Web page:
How to get ready for a baby when you have a disability

from Pixabay

from Pixabay

Editor’s Note: Happy to share from Ashley, the author: “My husband and I both have disabilities, and knew that becoming parents and parenthood, in general, would require extra planning and prep. I’ve got some great info to share with other prospective parents with disabilities.”

If you’re considering having a baby, that’s fantastic. The love of a child is one of the most precious in your life. But you’re going to have to get ready for a baby. And if you have a disability, you’re going to need to have extra considerations to think about. You need to make self-care a priority, which isn’t always easy with a baby in the house.


First, talk to your doctor about what you will need specifically to have a baby. The more you prepare with your doctor, the healthier you and baby will be. You might need to make some lifestyle changes to get your body ready, and your doctor can help to prepare you.


If you’re having trouble conceiving, consider in vitro fertilization. The success and availability of in vitro fertilization have given hope to many infertile couples who have not been able to conceive. Since 1978, 5.4 million babies have been born worldwide with the help of IVF. It can be expensive, but you can start a baby fund and sock away money just like you would for a car or vacation. Talk to your fertility specialist about the expected costs so that you won’t be surprised when the bill comes.

Getting your home ready

Look around your home and see it in the eyes of a toddler. You likely have modifications to your home to help you get around. But you should also consider the safety of a baby. Once they start moving around, they get into everything. Get cabinet door locks to keep them out of lower cabinets and closets with chemicals or heavy items that could fall on him. Put plastic covers on your electrical outlets and add bumpers to table corners. All of these things can be found at your local baby store.


There are also baby items that are made for people with disabilities, such as cribs that open from the side, chest harnesses and adaptable strollers. There are also organizations such as The Disabled Parenting Project that give support to disabled parents, so you’ll be able to get advice and help from people who understand your unique needs.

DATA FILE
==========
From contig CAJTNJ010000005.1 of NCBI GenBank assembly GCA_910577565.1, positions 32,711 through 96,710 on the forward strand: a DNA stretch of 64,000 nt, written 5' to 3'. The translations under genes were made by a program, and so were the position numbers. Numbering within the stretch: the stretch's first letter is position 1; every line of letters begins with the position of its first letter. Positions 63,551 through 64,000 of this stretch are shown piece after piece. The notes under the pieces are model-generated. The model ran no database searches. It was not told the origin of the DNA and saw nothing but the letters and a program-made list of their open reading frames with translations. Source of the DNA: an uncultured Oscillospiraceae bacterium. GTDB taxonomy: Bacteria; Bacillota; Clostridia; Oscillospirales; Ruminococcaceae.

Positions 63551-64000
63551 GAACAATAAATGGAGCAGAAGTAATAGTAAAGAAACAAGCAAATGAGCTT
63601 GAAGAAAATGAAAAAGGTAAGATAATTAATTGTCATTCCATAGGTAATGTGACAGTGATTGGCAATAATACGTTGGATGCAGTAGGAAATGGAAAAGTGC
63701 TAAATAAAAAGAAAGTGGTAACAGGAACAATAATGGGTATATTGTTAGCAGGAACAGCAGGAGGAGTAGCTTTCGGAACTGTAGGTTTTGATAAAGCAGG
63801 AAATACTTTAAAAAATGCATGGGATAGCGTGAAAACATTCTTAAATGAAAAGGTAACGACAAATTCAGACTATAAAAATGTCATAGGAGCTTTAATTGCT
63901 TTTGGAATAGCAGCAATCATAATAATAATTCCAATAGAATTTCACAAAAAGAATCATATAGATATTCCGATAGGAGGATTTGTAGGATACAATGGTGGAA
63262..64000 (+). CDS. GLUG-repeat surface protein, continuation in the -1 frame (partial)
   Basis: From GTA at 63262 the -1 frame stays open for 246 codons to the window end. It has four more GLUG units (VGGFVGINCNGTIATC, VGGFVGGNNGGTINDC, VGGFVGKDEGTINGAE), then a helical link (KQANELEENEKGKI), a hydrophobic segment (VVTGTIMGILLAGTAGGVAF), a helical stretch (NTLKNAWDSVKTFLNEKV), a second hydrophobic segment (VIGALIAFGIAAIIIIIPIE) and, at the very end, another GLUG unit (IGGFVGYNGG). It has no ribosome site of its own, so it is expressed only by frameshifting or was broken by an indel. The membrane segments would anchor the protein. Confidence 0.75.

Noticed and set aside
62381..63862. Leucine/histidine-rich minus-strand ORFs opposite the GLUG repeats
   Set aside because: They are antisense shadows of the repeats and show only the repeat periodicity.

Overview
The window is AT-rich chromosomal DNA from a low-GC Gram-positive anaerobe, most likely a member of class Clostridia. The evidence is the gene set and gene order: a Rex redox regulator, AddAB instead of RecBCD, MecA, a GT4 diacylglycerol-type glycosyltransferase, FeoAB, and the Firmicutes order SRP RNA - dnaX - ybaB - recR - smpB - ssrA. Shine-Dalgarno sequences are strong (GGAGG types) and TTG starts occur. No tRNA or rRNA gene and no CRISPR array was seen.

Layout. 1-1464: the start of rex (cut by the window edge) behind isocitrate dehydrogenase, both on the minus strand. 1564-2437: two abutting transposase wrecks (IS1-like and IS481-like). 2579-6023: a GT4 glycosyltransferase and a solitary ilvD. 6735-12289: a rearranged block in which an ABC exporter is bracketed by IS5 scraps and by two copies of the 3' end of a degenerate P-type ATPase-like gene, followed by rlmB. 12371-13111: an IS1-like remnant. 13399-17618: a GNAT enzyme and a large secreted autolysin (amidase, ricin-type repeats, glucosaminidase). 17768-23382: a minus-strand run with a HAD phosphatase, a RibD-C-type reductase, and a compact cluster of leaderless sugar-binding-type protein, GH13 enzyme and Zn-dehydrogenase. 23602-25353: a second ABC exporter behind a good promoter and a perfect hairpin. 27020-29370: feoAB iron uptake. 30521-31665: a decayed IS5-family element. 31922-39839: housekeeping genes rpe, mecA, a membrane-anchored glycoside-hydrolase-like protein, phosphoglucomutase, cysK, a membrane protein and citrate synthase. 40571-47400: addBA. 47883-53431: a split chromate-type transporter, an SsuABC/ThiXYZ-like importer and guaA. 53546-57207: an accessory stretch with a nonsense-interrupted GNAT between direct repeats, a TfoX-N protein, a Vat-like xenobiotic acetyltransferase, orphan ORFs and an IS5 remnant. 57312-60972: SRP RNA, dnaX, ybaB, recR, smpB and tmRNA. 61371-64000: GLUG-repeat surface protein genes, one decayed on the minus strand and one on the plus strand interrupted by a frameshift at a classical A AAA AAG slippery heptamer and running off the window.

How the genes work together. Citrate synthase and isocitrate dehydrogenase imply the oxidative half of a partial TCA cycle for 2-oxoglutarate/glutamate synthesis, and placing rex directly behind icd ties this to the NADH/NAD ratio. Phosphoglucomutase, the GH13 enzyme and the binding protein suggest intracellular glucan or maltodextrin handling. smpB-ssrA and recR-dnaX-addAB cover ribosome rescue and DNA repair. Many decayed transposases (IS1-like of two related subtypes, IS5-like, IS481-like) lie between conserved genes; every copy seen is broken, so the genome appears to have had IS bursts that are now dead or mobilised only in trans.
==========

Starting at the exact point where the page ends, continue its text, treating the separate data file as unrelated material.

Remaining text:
Get your life ready

Having a baby is a huge life change that will come with a lot of stress and little sleep, so spend some time prepping for the challenge before the baby arrives. Gather up your support network, who you will need when life gets tough. Your family and friends will be glad to help you out or at least be a good sounding board that you can use to relieve stress.


Arrange for child care in advance. Most good day care centers have waiting lists, so you should start looking early. If you want a nanny or au pair, do some research and make sure your nanny has had a thorough background check. And don’t forget to make sure that he or she fits in well with your family. You don’t want a person who doesn’t share your values or honor your wishes.
Make self-care an important part of your day. There’s an adage that still holds true: Sleep when the baby sleeps. Parents who try to do too much often get tired and burnt out easily. This could be especially challenging, depending on your disability. Start working on eating a healthy diet so that you don’t have to make big changes while you’re pregnant. Eating well will give you and your baby the best start.

Soon your house will be filled with the sights, sounds and smells of your bundle of joy, and you’ll be ready to become a wonderful parent. Millions of people with disabilities become successful parents every day, so know your needs and live your best life on your own terms. Your child will grow up with a stronger sense of empathy and understanding of those with challenges.


Leave a Reply

You can use these HTML tags

<a href="" title=""> <abbr title=""> <acronym title=""> <b> <blockquote cite=""> <cite> <code> <del datetime=""> <em> <i> <q cite=""> <s> <strike> <strong>